While I do agree that A&E does have the legal right to censure Phil, (that is no doubt part of his employment contract), it is this very action, (censure), that employers are legally precluded from exercising when it comes to censuring cross dressing in the work place or in schools. How hypocritical is that. You are entitle to bring legal action against those who would display a nativity scene or a menorah, and you can openly express “gender fluidity”, while I must provide for your emotional comfort and birth control–even if I find that highly offensive and against my religious values.

    Not only that, but I must remain silent, while you “self-express”, (read ACT OUT).
    The good news is that Christians are not remaining silent, Cracker Barrel Restaurants was so overwhelmed by the huge negative reaction to their removing Duck Dynasty products from their stores, that they have returned them to the shelves. I expect the outcome with A&E will be similar. Remember that A&E is in business for profit. In the end “$$$ talks and B******t walks”.

    Phil Robertson finds homosexual behavior abhorrent and unnatural like the vast majority of the human race. He rightly quotes the bible that those who engage in such behavior will not “inherit the kingdom of God”. You have a right to believe otherwise, and I have an equal right to disagree with you and openly say so. When you try to silence my opinion and demonize me and those who disagree with you, you have crossed the line and joined the ranks of those like Mao, Stalin and Hitler, that used those exact same bully tactics used by oppressors everywhere throughout history.

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  12. Ralph says:

    AQV, you have misunderstood me entirely. First, I do not seek to demonize Phil Robertson; to do so would make me the worst hypocrite in the world. I most certainly did not compare him to Nazis. I specifically chose *the exact opposite* type of person from Phil, someone who holds views that I (and I assume you and Mr. Robertson) find abhorrent, to demonstrate that while it we have constitutional protection to speak those abhorrent viewpoints, we are not protected from employer or personal censure from others.

    If I twisted his words or misrepresent them, I apologize; I am relying on what I have read that he said and my understanding of what he said. For example:
    “Start with homosexual behavior and just morph out from there. Bestiality, sleeping around with this woman and that woman and that woman and those men,”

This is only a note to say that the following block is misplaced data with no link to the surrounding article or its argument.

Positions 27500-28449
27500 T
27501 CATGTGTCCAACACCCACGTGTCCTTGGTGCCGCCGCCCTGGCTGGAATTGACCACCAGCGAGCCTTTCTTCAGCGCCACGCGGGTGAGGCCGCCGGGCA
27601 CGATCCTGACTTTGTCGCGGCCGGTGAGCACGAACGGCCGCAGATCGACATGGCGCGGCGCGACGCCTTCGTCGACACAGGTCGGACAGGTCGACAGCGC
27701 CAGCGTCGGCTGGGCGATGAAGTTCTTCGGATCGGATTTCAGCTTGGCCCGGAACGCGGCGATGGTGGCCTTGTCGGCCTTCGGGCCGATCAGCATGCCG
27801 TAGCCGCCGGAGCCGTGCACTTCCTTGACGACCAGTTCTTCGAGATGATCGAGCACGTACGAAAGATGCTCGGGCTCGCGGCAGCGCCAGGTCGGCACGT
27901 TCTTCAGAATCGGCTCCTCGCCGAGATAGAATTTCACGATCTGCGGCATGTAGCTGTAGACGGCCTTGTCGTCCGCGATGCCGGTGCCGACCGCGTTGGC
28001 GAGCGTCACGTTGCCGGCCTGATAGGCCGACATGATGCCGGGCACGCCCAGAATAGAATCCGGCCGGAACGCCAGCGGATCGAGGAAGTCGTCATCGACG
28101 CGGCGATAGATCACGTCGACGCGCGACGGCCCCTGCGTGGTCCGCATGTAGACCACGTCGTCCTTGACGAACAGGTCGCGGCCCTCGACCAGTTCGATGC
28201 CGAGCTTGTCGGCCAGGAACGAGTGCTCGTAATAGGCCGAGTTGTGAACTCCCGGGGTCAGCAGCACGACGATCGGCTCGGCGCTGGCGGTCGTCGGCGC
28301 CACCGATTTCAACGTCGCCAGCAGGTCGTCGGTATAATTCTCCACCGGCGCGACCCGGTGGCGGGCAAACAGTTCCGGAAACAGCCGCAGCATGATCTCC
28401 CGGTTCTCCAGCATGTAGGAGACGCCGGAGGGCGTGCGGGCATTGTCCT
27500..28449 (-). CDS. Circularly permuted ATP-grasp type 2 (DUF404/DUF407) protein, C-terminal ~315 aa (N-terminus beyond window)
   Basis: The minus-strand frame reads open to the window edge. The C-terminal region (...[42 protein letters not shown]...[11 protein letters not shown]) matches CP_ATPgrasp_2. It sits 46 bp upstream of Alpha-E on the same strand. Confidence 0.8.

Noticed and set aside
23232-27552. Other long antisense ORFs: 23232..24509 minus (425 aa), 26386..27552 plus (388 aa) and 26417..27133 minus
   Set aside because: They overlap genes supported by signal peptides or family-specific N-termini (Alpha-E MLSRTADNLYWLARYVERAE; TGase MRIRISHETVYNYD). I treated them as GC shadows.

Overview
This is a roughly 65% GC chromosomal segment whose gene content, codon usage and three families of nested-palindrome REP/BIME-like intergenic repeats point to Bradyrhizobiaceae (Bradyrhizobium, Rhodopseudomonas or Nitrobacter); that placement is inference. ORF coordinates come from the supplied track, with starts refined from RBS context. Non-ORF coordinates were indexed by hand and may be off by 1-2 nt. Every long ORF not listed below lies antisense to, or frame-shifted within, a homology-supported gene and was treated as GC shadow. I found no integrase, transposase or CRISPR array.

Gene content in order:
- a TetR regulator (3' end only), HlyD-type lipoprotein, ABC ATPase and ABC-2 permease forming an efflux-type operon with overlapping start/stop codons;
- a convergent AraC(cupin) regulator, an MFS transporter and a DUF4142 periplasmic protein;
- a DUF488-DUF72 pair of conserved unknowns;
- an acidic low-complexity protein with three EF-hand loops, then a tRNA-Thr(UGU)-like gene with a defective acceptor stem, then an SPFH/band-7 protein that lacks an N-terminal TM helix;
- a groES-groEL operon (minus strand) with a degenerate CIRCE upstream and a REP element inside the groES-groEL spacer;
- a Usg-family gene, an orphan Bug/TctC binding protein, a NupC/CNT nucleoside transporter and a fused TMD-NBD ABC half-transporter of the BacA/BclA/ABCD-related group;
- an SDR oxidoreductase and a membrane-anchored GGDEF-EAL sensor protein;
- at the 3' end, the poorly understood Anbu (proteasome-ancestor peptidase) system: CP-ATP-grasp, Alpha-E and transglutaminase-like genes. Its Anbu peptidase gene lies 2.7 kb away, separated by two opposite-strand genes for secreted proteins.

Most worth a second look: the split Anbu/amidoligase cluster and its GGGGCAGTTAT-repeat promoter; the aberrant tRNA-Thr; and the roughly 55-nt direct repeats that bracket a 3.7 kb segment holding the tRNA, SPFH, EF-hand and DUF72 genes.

and
    “It seems like, to me, a vagina—as a man—would be more desirable than a man’s anus. That’s just me. I’m just thinking: There’s more there! She’s got more to offer. I mean, come on, dudes! You know what I’m saying? But hey, sin: It’s not logical, my man. It’s just not logical.”

    I’m sure it was not his intention, but what that SOUNDS like is he is equating homosexuality with bestiality. He is not expressing biblical truth here; he is expressing his personal opinion, which he has every right to do but I believe it lacks compassion and humility, and expresses personal judgement. This directly contradicts his claim that he does not judge homosexuals or treat them any differently from others.

    I say he specifically targeted homosexuals because that’s *all* he made negative remarks about. As I said in my previous post, alcoholism and adultery are both far more widespread problems in the church than homosexuality, but you don’t hear Robertson (or any other Christians with access to a large audience) decrying those and complaining that they’re not natural or logical, or that they lead to bestiality.

    Why on earth would I seek legal action against religious displays, or desire to prevent you from speaking your opinion on a subject? You seem to have come to some very mistaken conclusions about me. So here’s the short version:
    I am a born-again Christian of some 40 years; I confess Jesus as my Lord and Savior and the living son of God. I currently attend a Southern Baptist church (yes, most of my brothers and sisters consider me a little too friendly to the liberals and heathens out there) but I am at home in any church that preaches straight from the word of God and proclaims Jesus as the son of God and the promised Messiah. I absolutely believe the Bible makes it very clear that God does not tolerate homosexuality, and nothing I said in my previous post was meant to suggest otherwise. And just to round out your list of accusations about my beliefs, I also think Obamacare is a crock and we were seriously lied to about its costs and how it would affect us individually.